Certainly not as well known at ‘Earth Day,’ nevertheless ‘Supply Chain Day’ is gaining momentum around the globe as the rapidly growing logistics business faces a shortage of trained workers.
BVL, the Bremen, Germany-based logistics networking organization, launched the day-long event in 2007 as a means of showcasing the full extent of the profession’s activities.
Last year, 18 countries took part including for the first time Mongolia, the United Arab Emirates and Turkey. BVL estimates that more than 37,500 people participated in more than 400 events worldwide.
In view of the importance of logistics to the Southeast, it’s not surprising that the event has been imported here.
On April 16 in keeping with events around the world, Supply Chain Day is to be held at the Mercedes Training Center in Vance, Ala.
Hosted by BLG Logistics Inc., which has served Mercedes in Vance since 2004, visitors will get a first-hand look at the systems in place for the center to receive Mercedes parts from manufacturers in the U.S. and abroad on a just-in-time basis.
The Kuehne & Nagel Group’s Atlanta operations also are to provide a tour of their operations in East Point on the 16th. The BMW Manufacturing Co. is to provide a similar tour of their facilities in Greer, S.C., six days earlier on the 10th.
The events are free and open to the public and are held in an effort to publicize the varieties of activities in the field and entice workers.
Steven Markham, president of BLG Logistics Inc., the American subsidiary of the German company BLG Logistics Group, explained in a press conference at the opening of the Georgia Logistics Summit on March 31 that the logistics business is facing “a shortage of talent that threatens its innovation and growth.”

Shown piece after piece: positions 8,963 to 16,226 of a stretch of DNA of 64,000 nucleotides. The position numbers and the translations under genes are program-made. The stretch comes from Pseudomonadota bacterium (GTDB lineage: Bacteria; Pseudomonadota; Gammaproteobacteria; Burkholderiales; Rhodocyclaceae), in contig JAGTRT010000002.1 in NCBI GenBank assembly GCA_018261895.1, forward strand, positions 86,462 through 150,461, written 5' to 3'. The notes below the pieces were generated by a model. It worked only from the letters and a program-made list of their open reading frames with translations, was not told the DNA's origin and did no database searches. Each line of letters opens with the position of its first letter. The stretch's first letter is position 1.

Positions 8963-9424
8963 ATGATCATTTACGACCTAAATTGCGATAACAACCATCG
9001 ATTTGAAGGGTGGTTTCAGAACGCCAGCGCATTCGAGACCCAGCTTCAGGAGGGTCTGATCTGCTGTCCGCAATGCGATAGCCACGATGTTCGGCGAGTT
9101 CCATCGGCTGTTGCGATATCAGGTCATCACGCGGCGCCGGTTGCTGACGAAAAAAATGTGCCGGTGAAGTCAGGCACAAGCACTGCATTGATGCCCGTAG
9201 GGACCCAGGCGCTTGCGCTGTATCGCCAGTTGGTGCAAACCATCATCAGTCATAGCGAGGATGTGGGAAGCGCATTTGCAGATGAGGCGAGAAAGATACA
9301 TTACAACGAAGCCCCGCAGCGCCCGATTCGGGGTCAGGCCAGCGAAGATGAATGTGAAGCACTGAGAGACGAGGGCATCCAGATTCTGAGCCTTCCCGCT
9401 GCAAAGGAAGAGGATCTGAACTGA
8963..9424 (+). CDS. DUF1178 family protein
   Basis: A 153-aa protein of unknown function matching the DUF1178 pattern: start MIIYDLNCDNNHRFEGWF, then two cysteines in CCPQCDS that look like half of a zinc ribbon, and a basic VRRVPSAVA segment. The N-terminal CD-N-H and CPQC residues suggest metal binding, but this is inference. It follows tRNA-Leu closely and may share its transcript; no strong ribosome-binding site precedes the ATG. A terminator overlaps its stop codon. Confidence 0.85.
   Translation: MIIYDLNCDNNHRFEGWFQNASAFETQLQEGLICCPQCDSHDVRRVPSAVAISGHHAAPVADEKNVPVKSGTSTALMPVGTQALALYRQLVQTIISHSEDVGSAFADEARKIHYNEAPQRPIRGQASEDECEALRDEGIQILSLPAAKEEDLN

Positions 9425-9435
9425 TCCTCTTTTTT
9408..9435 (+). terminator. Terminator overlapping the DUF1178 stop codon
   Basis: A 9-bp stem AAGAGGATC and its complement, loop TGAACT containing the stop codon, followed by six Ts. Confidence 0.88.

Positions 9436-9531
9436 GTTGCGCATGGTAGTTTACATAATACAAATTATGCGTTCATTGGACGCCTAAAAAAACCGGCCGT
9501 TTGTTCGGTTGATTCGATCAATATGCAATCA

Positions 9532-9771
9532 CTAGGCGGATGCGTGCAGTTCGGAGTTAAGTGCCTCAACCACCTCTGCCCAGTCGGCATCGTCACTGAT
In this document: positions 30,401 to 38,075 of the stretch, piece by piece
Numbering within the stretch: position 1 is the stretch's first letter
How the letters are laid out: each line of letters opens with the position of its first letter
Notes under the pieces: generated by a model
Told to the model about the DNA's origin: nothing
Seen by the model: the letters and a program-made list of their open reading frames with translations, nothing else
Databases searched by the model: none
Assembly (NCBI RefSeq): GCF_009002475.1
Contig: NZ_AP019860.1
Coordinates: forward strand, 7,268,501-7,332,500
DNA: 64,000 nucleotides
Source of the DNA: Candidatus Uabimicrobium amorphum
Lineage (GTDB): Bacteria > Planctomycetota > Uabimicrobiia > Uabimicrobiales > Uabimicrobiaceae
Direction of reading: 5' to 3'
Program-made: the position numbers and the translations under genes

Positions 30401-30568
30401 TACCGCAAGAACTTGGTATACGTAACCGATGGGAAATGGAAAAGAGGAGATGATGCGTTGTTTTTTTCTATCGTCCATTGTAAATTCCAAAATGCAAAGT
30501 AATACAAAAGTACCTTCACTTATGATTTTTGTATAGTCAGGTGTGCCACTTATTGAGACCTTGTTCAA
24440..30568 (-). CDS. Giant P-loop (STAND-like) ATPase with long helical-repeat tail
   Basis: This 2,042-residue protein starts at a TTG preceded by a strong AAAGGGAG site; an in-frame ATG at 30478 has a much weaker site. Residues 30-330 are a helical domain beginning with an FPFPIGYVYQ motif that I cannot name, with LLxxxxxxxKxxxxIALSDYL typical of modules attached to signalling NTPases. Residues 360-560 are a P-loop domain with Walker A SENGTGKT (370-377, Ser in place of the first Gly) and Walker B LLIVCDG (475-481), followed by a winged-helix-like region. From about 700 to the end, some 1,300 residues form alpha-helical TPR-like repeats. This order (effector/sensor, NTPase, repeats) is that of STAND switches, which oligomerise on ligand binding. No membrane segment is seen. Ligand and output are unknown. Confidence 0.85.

“People are coming into logistics by accident,” he said and the Supply Chain Day events including factory tours, lectures, simulation games and job fairs are aimed at broadening public awareness of the opportunities in the field.
The expanding need for employees due to the growth of the global economy is exacerbated by the numbers of current employees reaching retirement age.
A white paper, titled ‘Solving the Talent Crisis,’ published shortly prior to the Georgia summit by DHL Global Forwarding says that the global supply chain is heading into “a perfect storm” of rising demand, an aging workforce, expanding skill set requirements, faculty shortages and an image problem.
The gap between availability of supply chain professionals and the demand for them is going to get worse, according to the report, with between 25-30 percent of the workforce at or beyond retirement age.
The report calls for a faster solution than depending on universities to provide the necessary talent and offers five solutions for solving the crisis: industry collaboration, expanded in-house and external education options, job rotation programs, formalized knowledge transfer so companies don’t loose the expertise as their employees retire and competitive salaries.
While the events are open to the public and are free, registrations are required. Contact information follows.
To register for the April 10th tour and career opportunities session at BMW, send an email to Patricia Grausberg-Ladinig, patricia.Grausberg-Ladinig@bmwmcext.com Registrations must be completed by April 6.
To register for the April 16th tour at the Mercedes Training Center in Vance, send an email to John Forrest at firstname.lastname@example.org
As a safety precaution, the companies recommend that no open-toed, sided or heeled shoes, sandals or high heels be worn.